282649 Finding the Rules That Determine Microbial Community Function

Sunday, October 28, 2012
Hall B (Convention Center )
James Boedicker, Applied Physics, Caltech, Pasadena, CA

Controlling the functional outputs of microbial communities will be an essential tool for addressing many of today’s scientific and technological challenges.  Microbial communities are critical in processes as diverse as nitrogen fixation in plants roots and wastewater treatment, and there is increasing awareness of the role of such communities in human health.  Recent interest in designing artificial communities of microbes for applications such as biofuel production or environmental remediation suggests that microbial communities are a central aspect to many emerging fields.  In order to effectively address the scientific, health and technological challenges associated with microbial communities, we must first learn how these communities make decisions and regulate activity.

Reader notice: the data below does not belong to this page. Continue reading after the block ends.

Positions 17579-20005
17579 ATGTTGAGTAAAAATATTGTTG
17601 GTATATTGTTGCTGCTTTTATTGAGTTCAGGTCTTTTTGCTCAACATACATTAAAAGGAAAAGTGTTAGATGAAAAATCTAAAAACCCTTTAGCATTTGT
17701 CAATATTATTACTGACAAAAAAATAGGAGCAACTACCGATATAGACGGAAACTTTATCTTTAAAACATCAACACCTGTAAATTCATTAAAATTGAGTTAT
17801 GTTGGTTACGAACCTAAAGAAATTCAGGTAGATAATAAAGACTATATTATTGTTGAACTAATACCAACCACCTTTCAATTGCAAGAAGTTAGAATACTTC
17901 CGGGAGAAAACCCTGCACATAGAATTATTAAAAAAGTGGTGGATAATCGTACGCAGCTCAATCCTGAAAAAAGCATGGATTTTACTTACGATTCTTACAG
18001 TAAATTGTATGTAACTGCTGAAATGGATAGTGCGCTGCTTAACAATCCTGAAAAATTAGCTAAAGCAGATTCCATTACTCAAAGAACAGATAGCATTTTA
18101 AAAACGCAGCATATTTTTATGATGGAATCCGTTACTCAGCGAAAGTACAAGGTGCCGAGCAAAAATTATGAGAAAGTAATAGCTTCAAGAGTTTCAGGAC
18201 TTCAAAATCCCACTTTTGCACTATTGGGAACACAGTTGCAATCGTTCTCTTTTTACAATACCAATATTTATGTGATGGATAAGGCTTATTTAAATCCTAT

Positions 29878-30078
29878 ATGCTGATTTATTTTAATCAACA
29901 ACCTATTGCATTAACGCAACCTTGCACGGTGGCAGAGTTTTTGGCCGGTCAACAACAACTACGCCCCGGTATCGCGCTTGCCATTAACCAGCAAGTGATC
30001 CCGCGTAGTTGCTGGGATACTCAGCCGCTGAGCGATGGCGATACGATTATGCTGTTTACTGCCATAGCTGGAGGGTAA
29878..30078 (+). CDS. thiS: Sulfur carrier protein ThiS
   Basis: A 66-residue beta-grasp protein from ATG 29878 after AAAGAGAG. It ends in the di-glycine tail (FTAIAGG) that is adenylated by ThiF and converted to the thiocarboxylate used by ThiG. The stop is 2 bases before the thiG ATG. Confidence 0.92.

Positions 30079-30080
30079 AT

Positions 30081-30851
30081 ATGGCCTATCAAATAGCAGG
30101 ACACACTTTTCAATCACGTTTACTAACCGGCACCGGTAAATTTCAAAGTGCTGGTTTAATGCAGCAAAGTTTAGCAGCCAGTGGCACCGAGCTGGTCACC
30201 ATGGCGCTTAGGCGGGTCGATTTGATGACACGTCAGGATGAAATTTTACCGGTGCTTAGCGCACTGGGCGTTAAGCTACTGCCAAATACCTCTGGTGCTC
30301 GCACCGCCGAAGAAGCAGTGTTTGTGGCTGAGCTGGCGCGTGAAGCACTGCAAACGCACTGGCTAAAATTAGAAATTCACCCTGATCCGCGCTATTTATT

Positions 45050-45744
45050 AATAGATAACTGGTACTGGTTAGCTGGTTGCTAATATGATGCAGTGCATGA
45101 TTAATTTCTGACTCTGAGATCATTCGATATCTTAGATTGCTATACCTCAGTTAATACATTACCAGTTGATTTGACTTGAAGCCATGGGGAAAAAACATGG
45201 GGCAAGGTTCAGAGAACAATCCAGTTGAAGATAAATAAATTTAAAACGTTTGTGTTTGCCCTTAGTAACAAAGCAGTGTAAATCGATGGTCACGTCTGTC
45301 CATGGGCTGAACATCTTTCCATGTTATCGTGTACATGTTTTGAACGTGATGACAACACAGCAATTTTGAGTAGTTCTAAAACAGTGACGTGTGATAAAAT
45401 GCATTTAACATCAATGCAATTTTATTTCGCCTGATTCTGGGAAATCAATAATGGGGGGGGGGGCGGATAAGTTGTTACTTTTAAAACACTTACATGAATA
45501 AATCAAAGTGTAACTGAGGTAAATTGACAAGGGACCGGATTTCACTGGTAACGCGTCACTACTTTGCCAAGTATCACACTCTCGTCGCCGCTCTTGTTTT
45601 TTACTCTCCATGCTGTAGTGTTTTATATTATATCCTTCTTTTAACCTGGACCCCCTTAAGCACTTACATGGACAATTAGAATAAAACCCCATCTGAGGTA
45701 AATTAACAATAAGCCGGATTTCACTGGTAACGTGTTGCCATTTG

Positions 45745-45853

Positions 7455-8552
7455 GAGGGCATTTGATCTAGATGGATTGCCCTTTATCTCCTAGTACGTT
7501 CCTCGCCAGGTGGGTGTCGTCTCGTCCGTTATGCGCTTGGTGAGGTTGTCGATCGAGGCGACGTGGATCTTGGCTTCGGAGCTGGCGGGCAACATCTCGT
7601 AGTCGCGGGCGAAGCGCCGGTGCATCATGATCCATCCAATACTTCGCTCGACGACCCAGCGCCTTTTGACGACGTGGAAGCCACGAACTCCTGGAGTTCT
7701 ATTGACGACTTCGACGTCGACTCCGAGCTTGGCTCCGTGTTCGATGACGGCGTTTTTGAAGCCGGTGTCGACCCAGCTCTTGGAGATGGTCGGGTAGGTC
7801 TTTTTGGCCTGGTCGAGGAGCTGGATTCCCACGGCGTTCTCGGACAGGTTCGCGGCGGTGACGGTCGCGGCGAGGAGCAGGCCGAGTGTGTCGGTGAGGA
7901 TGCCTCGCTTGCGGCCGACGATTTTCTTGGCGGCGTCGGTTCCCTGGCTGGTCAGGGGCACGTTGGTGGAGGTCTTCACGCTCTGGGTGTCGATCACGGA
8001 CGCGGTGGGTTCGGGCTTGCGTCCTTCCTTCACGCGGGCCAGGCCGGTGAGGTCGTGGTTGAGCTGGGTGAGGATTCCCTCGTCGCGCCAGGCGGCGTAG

The goal of my research is to develop experimental and theoretical tools to predict and control the behavior of multispecies microbial communities.  To that end, it will be essential both to understand how the local community composition influences community function and to develop predictive models of interspecies gene regulation.  I discuss my progress towards these goals, including using microfluidic approaches to understand how microbial activity is modulated by the micron-scale spatial structure of microbial cultures and the combination of quantitative models of gene regulation with experiments to test the precise predictions of these models.  My research will discover new functional communities, establish the input-output relationships of community function, determine strategies to control their activity, and enable us to apply microbial communities to address a broad range of biological and chemical challenges.

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